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  1. Peter Bakker
    The private sector’s role in promoting sustainable development 28 November 2016

    By Peter Bakker, President and CEO of the World Business Council for Sustainable Development (WBCSD)

    Worldwide,Finance,Policy,COP 21,COP 22

Peter Bakker, President and CEO of the World Business Council for Sustainable Development (WBCSD), outlines the private sector’s role in the sustainability and climate agenda.

The ratified Paris Agreement makes the transition to a low-carbon economy inevitable. The Sustainable Development Goals (SDGs) add to that a framework for developing our societies and economies. They turn all countries in the world into developing nations. As businesses around the world find their focus in the implications of this new framework, one thing has become crystal clear: the Paris Agreement and the SDGs will not be realised without the involvement of all state and non-state parties alike, especially the private sector.

The substantial economic opportunity

With an annual US$5-7 trillion needed to finance the SDGs alone (according to UNEP), and an estimated US$90 trillion needed to support the aims of the Paris Agreement over the next 15 years (The Climate Group), business has a critical role to play as a source of investments and as a driver of technological development and innovation, not to mention as an engine for economic growth and employment.

MSCI – a world leader in stock market and investment benchmarking – created the Sustainability Impact Index (http://www.msci.com), which identifies listed companies whose core businesses directly address environmental and social challenges. The goal is to enable investors to incorporate sustainable impact into their processes and measure investment alignment with the SDGs. Remarkably, the Sustainability Impact Index is outperforming the conventional index by 14.8 per cent, showing that investing in sustainability is an excellent bet.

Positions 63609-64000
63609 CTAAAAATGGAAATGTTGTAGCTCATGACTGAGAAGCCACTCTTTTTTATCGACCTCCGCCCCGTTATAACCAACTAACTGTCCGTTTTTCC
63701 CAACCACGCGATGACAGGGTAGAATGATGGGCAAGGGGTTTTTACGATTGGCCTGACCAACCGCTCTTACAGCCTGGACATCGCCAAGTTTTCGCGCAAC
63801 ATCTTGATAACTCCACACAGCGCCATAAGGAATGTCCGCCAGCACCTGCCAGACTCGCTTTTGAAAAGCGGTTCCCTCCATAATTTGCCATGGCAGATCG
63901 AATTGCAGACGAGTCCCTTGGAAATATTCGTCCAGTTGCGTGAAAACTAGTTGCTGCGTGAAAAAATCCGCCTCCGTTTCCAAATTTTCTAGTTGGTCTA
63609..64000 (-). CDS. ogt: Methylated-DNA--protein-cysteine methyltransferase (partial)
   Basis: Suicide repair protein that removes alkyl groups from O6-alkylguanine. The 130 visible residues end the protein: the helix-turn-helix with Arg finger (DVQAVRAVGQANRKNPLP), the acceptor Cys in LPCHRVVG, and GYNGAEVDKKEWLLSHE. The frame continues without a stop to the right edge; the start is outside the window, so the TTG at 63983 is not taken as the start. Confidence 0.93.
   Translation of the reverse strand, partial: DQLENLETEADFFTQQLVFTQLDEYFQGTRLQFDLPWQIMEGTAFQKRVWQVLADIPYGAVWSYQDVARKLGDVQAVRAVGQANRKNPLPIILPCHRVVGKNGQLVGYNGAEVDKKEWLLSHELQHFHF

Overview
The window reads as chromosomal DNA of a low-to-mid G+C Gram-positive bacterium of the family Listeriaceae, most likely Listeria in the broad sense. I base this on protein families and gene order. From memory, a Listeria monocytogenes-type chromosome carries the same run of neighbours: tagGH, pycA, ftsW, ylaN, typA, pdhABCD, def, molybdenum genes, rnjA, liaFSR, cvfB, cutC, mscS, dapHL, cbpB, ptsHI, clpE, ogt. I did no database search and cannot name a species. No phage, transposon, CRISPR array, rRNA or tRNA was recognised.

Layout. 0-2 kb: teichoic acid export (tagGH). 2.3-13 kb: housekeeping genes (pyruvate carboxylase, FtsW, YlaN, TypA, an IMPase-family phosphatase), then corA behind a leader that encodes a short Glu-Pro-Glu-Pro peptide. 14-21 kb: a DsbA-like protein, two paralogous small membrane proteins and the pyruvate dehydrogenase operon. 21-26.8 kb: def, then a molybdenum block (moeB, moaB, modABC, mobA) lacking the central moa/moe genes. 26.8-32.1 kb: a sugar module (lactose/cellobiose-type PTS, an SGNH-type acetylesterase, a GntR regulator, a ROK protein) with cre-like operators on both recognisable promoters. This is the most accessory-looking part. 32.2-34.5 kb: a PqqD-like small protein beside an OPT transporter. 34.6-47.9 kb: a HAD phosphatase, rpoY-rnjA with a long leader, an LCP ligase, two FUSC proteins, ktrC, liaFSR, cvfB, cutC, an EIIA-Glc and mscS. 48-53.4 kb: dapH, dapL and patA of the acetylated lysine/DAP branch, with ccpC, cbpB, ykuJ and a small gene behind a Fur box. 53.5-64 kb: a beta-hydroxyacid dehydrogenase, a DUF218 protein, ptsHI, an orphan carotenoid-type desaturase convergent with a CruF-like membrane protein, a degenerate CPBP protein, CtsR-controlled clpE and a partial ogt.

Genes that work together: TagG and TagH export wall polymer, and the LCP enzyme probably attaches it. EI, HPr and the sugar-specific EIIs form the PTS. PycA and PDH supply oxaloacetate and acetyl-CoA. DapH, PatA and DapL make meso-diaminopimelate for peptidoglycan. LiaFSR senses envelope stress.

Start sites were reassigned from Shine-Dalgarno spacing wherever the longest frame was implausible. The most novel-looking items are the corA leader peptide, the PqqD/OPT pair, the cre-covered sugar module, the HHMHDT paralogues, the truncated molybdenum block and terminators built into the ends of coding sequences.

But even though sustainability investments can offer better returns, when it comes to the SDGs it is a daunting task for any CEO to focus on 17 goals and 169 targets. With this in mind, the WBCSD collaborated with the UN Global Compact and GRI to develop the SDG Compass (http://sdgcompass.org) which provides guidance on how to align business strategies with the SDGs and measure their impact. We complemented these efforts by developing the SDG Business Hub (http://www.wbcsd.org/sdghub.aspx), a dynamic online platform showcasing business insight, emerging tools and resources in this space. Each of these valuable resources are designed to point business in the right direction for achieving the SDGs and enhancing company practice.

To stand a chance of limiting our planet’s temperature rise to below 2°C, investments to address climate change and pursue clean energy become some of the most important investments needed in the near future – and the business case for addressing these issues is clear.

A price on carbon is a cost-effective way to accelerate low carbon innovation, shift investment towards low carbon technologies, and help ensure sustained economic competitiveness. The business community believes that global, robust and stable carbon pricing will be fundamental for the successful implementation of the Paris Agreement.

Innovative private sector initiatives

The Low Carbon Technology Partnerships Initiative (LCTPi, http://lctpi.wbcsd.org) is one of the initiatives that demonstrates how the private sector can drive systemic transformations of the kind we need across all of our economic systems. Involving more than 150 businesses and 80 partners from around the world, LCTPi is a collaboration led by WBCSD to accelerate the development of low-carbon technologies and scale up their deployment.